Interactive Investor

Trace a lost Child Trust Fund: average account worth £1,911

14th March 2023 11:31

by Myron Jobson from interactive investor

Share on

National Audit Office investigation reveals many young people are still unaware of cash pot in their name.

Piggy bank 600

Commenting, Myron Jobson, Senior Personal Finance Analyst, interactive investor, says: “The National Audit Office’s investigation into Child Trust Funds lays bare the high level of apathy for the account. The NAO probe found that 145,000 18-year-olds had not claimed a total of £394 million by April 2021. With the typical CTF invested in stock and shares valued at £1,911, these individuals could be sleeping on a decent amount of money that could boost their financial resilience amid the cost-of-living crisis.

“But the value of CTFs could be eroded the longer they are left untouched because of charges levied on the account. The NAO estimates that CTF providers could be earning collectively up to £100 million per year through charges on accounts – so it pays to act quickly.

“The NAO seemingly laments the fact that is nigh on impossible to establish how many people may have lost track on their investments in Child Trust Funds because of a lack of available data. The fact remains that the onus is on parents/guardians and now adult children to trace a lost CTF.

“If you know the provider where the Child Trust Fund is held, the first port of call should be contact them directly. If you don’t, you can ask HMRC. They can tell you where the account was originally opened.

“For the youngest holders, there are still six years before their Child Trust Fund reaches maturity. If you hold a Child Trust Fund for your child, it is worth considering transferring to a Junior ISA. It is a no brainer in most instances as Junior ISAs tend to have better rates on cash savings, more investment options and lower charges.”

Key points:

  • A CTF is a long-term tax-free savings account for children born between 1 September 2002 and 2 January 2011, which they can access when they turn 18. The government paid more than £2 billion into CTFs for 6.3 million children born during this period. Most children received around £250 each from the government at the time their CTF was started, while those from low-income families or in local authority care received an additional £250.
  • The NAO found that CTFs are at risk of becoming forgotten or lost track of by the account holder. As more young people with a CTF turn 18, an increasing number can access their accounts. However, latest estimates indicate that more than a quarter of CTFs have remained untouched for a year or more after their owners turned 18.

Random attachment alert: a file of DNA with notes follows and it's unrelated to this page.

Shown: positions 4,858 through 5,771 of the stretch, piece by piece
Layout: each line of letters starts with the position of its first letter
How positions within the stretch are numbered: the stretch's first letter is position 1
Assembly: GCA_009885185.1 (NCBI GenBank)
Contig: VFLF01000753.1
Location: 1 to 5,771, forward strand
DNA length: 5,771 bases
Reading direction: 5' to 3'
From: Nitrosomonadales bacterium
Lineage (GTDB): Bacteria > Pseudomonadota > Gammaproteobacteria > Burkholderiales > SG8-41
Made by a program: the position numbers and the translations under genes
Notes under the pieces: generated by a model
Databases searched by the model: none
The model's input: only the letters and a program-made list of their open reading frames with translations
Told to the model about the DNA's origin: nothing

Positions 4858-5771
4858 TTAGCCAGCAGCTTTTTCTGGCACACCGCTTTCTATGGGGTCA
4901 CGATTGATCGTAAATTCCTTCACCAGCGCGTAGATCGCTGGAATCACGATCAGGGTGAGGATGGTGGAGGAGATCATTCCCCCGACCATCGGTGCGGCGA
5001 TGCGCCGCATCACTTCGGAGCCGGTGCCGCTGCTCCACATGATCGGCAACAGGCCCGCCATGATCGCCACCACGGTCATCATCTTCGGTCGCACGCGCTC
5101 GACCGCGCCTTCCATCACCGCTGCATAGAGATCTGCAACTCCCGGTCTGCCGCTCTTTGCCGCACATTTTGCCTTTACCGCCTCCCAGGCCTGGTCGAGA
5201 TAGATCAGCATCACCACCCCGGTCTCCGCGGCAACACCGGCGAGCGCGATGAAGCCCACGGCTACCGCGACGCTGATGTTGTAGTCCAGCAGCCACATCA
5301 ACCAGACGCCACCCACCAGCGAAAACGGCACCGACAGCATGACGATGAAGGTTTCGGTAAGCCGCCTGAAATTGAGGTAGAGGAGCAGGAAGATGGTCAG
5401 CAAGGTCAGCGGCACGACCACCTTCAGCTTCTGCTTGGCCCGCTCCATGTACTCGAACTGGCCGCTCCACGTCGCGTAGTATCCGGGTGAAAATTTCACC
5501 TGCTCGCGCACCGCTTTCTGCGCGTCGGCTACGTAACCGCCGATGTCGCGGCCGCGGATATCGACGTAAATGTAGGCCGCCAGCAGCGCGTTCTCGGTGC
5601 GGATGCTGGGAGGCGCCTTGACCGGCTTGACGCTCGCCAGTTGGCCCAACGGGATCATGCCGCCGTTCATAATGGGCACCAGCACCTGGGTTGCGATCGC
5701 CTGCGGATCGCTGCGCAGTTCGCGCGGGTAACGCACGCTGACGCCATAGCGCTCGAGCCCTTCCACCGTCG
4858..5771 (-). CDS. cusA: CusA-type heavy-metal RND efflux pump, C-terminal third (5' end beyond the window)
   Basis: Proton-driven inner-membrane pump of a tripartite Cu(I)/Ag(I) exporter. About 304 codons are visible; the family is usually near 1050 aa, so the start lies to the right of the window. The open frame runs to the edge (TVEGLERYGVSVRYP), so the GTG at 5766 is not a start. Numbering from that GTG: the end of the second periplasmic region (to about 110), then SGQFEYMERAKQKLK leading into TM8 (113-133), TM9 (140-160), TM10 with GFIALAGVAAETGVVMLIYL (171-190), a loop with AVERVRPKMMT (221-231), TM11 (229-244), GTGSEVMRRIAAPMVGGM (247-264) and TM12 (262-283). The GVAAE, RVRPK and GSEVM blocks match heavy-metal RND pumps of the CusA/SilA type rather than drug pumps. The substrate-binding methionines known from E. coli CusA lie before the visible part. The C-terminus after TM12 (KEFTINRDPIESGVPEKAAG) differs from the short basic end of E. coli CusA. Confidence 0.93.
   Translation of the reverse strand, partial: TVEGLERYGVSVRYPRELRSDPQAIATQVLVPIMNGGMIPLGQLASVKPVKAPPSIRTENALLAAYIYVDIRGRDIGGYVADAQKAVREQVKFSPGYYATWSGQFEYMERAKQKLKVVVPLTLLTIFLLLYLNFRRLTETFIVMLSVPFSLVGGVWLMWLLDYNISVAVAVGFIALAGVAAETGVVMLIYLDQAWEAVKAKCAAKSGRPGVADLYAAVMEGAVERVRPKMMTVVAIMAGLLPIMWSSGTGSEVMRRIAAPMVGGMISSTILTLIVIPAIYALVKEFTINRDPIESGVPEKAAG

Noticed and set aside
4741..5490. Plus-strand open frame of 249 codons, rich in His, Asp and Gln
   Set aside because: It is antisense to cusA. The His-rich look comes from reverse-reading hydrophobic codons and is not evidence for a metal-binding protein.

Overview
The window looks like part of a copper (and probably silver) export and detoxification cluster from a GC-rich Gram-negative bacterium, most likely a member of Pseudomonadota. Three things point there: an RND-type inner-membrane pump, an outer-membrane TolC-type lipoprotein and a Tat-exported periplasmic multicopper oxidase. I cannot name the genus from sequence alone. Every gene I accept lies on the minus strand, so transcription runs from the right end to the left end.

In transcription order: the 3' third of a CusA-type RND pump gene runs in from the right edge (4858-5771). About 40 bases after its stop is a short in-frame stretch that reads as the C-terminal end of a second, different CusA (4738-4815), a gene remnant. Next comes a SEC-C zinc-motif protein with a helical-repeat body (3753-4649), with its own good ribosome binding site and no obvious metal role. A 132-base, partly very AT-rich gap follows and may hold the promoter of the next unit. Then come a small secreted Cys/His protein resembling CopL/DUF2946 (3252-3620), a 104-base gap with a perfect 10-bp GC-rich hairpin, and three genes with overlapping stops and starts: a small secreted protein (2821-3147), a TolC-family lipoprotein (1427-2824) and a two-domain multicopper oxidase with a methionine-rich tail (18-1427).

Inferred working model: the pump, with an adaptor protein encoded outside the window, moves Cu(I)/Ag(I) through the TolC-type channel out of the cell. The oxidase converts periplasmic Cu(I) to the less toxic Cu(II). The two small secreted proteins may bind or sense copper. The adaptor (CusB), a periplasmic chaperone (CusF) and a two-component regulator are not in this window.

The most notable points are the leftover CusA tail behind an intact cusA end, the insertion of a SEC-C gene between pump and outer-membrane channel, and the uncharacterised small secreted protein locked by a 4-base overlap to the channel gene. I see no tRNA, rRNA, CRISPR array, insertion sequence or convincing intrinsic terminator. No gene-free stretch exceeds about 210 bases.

• The NAO estimates that CTF providers – including banks and building societies – could be earning collectively up to £100 million per year through charges on accounts.

These articles are provided for information purposes only.  Occasionally, an opinion about whether to buy or sell a specific investment may be provided by third parties.  The content is not intended to be a personal recommendation to buy or sell any financial instrument or product, or to adopt any investment strategy as it is not provided based on an assessment of your investing knowledge and experience, your financial situation or your investment objectives. The value of your investments, and the income derived from them, may go down as well as up. You may not get back all the money that you invest. The investments referred to in this article may not be suitable for all investors, and if in doubt, an investor should seek advice from a qualified investment adviser.

Full performance can be found on the company or index summary page on the interactive investor website. Simply click on the company's or index name highlighted in the article.

Please remember, investment value can go up or down and you could get back less than you invest. If you’re in any doubt about the suitability of a stocks & shares ISA, you should seek independent financial advice. The tax treatment of this product depends on your individual circumstances and may change in future. If you are uncertain about the tax treatment of the product you should contact HMRC or seek independent tax advice.

Get more news and expert articles direct to your inbox